Pres. Trump Calls For Peace, Condemns Racism, One Year After Charlottesville Riots


"We condemn in the strongest possible terms this egregious display of hatred, bigotry and violence on many sides, on many sides", Trump said, following the events.

Rally participants are likely to be outnumbered by passionate counter-protesters.

US President Donald Trump, often accused of denigrating non-white people, condemned racism Saturday as the nation marked the anniversary of deadly unrest triggered by a neo-Nazi rally in Charlottesville, Virginia. She later said the comments "had nothing to do with race or ethnicity".

Videos from the march show police in neon riot gear flanking peaceful protesters on all sides as they march through the streets.

After a few minutes, most of the demonstrators began to walk away.

Workers enclose a statue of Robert E. Lee near downtown Charlottesville, Va.

Activists in Charlottesville plan a rally against hate on Saturday, and numerous same alt-right groups that appeared in last year's "Unite the Right" rally are planning a sequel in Washington, D.C., on Sunday.

"Last year was a whole different story".

Saturday's events in Charlottesville precede a planned "white civil rights" rally set for Sunday in Washington, D.C. The demonstration was planned by Jason Kessler, who also organized last year's rally.

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More than 1,000 law enforcement officers are stationed around Charlottesville, Virginia, this weekend, as the city marks a year since violent white supremacist rallies sparked a deadly attack and open fighting in the streets. "It looked like a war zone past year compared to what it is today".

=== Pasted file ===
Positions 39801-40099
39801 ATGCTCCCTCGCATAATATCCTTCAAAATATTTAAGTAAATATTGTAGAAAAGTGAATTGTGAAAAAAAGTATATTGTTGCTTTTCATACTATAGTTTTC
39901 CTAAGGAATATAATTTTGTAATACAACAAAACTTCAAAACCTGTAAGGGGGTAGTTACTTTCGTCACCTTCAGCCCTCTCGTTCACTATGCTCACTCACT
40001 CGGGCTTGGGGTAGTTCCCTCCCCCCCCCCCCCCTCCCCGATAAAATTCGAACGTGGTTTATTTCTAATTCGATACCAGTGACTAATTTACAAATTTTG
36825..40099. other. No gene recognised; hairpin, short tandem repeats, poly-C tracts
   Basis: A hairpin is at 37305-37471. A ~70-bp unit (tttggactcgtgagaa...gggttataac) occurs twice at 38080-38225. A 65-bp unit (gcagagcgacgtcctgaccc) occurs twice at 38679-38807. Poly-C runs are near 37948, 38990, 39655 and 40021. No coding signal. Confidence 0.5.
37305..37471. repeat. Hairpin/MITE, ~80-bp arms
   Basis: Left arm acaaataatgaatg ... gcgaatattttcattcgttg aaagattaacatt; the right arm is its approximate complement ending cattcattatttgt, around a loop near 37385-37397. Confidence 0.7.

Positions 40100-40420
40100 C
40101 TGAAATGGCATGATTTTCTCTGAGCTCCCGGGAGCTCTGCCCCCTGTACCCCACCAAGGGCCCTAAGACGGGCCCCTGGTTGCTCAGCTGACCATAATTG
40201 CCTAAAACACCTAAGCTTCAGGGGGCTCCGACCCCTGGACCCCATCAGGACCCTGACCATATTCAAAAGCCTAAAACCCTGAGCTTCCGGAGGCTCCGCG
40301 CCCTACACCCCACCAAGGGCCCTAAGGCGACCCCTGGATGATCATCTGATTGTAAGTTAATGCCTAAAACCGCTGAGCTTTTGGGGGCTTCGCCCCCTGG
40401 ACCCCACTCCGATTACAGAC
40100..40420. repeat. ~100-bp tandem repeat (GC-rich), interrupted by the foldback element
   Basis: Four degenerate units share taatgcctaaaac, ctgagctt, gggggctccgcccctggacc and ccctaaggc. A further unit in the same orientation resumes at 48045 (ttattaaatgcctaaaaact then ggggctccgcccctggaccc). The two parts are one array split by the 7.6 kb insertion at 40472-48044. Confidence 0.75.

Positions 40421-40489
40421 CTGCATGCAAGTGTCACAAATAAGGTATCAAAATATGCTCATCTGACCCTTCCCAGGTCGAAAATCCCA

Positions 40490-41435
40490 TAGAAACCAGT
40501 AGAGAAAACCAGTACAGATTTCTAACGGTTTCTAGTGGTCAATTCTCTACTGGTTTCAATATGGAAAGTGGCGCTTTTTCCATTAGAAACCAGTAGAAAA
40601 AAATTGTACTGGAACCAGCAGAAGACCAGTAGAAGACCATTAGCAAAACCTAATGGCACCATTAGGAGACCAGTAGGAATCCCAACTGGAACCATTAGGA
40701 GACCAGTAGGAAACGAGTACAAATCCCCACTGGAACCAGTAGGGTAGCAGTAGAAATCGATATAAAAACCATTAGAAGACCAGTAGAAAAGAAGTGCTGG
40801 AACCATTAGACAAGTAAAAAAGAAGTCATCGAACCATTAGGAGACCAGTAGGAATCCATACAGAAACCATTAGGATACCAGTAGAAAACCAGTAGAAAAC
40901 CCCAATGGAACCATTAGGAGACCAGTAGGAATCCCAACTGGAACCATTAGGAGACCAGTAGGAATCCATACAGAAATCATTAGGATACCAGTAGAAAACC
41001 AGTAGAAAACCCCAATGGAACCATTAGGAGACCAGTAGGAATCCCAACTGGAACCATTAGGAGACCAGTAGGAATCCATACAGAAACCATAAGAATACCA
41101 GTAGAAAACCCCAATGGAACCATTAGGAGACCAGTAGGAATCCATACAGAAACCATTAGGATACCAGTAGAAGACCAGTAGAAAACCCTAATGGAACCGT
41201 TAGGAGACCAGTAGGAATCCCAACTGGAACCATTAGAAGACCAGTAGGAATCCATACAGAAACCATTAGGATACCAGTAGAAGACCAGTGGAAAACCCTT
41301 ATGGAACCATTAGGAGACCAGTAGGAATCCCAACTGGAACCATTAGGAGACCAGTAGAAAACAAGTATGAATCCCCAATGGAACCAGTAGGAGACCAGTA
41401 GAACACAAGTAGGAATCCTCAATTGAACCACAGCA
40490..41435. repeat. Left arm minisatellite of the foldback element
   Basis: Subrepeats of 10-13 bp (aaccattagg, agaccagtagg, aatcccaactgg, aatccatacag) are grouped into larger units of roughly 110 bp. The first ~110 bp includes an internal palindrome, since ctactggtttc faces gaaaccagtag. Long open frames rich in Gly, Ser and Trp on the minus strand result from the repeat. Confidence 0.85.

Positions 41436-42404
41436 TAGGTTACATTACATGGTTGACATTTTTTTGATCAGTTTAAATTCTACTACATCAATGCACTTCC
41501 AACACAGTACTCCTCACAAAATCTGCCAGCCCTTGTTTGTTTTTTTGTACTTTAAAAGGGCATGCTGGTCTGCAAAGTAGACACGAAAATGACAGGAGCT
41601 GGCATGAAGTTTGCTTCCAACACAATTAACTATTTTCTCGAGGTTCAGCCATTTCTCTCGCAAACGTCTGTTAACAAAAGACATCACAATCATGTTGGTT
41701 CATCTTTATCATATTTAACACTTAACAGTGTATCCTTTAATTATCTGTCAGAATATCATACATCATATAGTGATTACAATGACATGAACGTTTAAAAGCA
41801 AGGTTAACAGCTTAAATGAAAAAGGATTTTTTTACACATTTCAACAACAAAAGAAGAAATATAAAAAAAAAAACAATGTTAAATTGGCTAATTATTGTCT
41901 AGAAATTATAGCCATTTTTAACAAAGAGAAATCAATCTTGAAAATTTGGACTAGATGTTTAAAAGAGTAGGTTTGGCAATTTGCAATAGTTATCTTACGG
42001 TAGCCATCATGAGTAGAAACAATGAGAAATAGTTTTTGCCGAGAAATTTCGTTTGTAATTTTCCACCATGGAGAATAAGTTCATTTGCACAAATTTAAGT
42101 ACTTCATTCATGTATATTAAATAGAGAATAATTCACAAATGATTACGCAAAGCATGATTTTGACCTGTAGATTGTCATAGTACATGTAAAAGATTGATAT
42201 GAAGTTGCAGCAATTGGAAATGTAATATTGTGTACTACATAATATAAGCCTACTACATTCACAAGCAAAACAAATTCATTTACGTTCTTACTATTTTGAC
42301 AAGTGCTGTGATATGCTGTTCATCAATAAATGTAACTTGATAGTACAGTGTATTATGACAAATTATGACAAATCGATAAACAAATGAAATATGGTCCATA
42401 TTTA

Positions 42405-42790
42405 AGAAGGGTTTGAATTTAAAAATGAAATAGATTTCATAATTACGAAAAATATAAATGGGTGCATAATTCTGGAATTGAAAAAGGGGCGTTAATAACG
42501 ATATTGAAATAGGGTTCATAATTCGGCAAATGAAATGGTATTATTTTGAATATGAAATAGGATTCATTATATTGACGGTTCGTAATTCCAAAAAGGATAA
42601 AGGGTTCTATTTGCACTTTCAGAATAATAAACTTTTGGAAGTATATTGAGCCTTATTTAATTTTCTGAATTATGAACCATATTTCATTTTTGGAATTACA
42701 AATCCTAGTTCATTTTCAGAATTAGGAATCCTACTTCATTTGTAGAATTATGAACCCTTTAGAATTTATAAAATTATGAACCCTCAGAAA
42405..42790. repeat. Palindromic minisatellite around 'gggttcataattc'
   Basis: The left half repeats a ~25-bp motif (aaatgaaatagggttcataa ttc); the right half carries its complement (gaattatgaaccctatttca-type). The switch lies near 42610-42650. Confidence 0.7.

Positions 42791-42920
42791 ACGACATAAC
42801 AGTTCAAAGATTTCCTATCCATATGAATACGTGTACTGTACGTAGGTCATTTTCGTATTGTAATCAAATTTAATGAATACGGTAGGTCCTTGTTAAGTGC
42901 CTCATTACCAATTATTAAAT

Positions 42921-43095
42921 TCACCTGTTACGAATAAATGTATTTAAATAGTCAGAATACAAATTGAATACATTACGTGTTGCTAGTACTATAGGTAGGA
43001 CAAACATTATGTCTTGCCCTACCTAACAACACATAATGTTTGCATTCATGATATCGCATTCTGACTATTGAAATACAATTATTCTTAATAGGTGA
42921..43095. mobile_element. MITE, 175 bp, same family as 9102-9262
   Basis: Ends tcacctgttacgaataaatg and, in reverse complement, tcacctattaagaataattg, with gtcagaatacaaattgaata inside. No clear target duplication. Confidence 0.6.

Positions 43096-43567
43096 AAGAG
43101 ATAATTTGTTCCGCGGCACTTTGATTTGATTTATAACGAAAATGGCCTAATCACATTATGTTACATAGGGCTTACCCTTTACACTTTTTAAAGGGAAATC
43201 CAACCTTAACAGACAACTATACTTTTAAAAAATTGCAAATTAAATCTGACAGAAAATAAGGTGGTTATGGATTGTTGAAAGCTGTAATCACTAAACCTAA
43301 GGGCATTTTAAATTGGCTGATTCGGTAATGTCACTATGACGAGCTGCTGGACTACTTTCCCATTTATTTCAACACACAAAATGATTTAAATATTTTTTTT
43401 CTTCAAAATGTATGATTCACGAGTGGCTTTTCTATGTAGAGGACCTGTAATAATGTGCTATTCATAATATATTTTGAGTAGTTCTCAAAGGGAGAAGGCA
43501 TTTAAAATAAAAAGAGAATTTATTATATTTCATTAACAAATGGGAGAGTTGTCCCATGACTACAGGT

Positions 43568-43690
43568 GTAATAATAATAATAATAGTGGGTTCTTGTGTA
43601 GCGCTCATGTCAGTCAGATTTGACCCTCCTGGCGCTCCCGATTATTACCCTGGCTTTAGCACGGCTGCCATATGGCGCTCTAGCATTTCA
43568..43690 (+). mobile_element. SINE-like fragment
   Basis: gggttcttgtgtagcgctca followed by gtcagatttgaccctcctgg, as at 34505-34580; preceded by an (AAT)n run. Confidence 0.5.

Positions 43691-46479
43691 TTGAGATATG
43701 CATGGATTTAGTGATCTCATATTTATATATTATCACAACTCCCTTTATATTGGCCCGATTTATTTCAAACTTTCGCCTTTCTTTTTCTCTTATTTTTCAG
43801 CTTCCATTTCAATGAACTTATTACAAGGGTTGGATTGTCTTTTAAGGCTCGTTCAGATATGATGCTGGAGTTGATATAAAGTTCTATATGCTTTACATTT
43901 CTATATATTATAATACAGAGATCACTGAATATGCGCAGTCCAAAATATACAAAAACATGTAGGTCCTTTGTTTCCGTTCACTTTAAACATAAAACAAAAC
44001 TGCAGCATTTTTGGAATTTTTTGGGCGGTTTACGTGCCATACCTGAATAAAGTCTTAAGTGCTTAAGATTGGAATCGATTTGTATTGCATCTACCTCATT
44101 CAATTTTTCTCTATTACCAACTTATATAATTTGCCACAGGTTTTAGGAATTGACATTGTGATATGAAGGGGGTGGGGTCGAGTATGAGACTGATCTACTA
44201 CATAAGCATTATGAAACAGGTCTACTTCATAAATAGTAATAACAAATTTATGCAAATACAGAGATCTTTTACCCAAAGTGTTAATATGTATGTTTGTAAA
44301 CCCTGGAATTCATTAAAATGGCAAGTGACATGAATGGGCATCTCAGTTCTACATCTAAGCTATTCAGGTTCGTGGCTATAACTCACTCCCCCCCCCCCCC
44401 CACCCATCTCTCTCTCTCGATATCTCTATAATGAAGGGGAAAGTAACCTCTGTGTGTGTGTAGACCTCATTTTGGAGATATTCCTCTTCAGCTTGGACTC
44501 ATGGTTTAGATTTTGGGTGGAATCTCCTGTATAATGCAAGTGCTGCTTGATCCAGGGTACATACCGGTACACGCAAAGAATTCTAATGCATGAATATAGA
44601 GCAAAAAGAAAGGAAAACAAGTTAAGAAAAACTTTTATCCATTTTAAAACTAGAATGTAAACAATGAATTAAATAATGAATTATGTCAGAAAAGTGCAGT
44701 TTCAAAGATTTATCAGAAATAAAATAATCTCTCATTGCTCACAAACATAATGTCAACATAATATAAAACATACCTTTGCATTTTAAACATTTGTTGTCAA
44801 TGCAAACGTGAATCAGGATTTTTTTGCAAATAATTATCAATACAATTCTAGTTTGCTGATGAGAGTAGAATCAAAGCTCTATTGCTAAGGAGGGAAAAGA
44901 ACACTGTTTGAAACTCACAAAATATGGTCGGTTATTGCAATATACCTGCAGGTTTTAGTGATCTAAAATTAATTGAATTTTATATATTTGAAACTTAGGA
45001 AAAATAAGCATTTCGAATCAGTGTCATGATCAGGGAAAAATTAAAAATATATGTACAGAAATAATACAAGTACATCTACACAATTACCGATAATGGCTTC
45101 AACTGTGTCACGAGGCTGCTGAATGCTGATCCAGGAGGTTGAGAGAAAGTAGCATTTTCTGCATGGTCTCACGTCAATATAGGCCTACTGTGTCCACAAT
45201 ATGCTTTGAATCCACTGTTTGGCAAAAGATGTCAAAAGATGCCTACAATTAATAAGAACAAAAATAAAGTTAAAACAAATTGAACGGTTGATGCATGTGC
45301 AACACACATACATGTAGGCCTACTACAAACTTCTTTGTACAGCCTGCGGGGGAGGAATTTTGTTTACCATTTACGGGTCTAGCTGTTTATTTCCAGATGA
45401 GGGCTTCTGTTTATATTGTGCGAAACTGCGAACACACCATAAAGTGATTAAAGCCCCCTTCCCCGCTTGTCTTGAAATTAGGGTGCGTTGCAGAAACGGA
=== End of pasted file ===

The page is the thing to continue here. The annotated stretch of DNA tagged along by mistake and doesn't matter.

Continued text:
On the day's itinerary were several remembrance events, including a "morning of reflection and renewal", a poetry session, and an appearance by University of Virginia President James Ryan, who was on deck to speak.

The mother of Heather Heyer, the 32-year-old woman who was hit by a vehicle and killed last year, has also spoken publicly leading up to the anniversary.

Two Virginia state troopers who were monitoring the rally were later killed in the line of duty when their helicopter crashed.

Kessler recently abandoned his lawsuit, but told the AP he is pressing ahead with plans for the August 12 rally in Washington, D.C.

Students say they're disgusted with the school because it didn't waive medical feels for last year's rally victims. The local chapter of Black Lives Matter is also planning a separate march to the site. A second permit for a counter-protest was also issued. Trump said then the group included "fine people". "This year, I'm afraid of the police", Woolfork said.

Virginia Governor Ralph Northam, and city officials in Charlottesville announced a state of emergency would be in effect Friday through Sunday in that city and parts of Northern Virginia, outside Washington.

Sunday's rally comes less than three months before midterm elections to determine whether Republicans maintain their majority in Congress. Democrats and independents are defending 25 seats in the Senate, compared to eight for Republicans, and need to win an additional net 23 seats to take over the House of Representatives.

Trump was heavily criticized, including by Republicans, previous year for initially refusing to explicitly condemn the white supremacists who organized and attended the rally.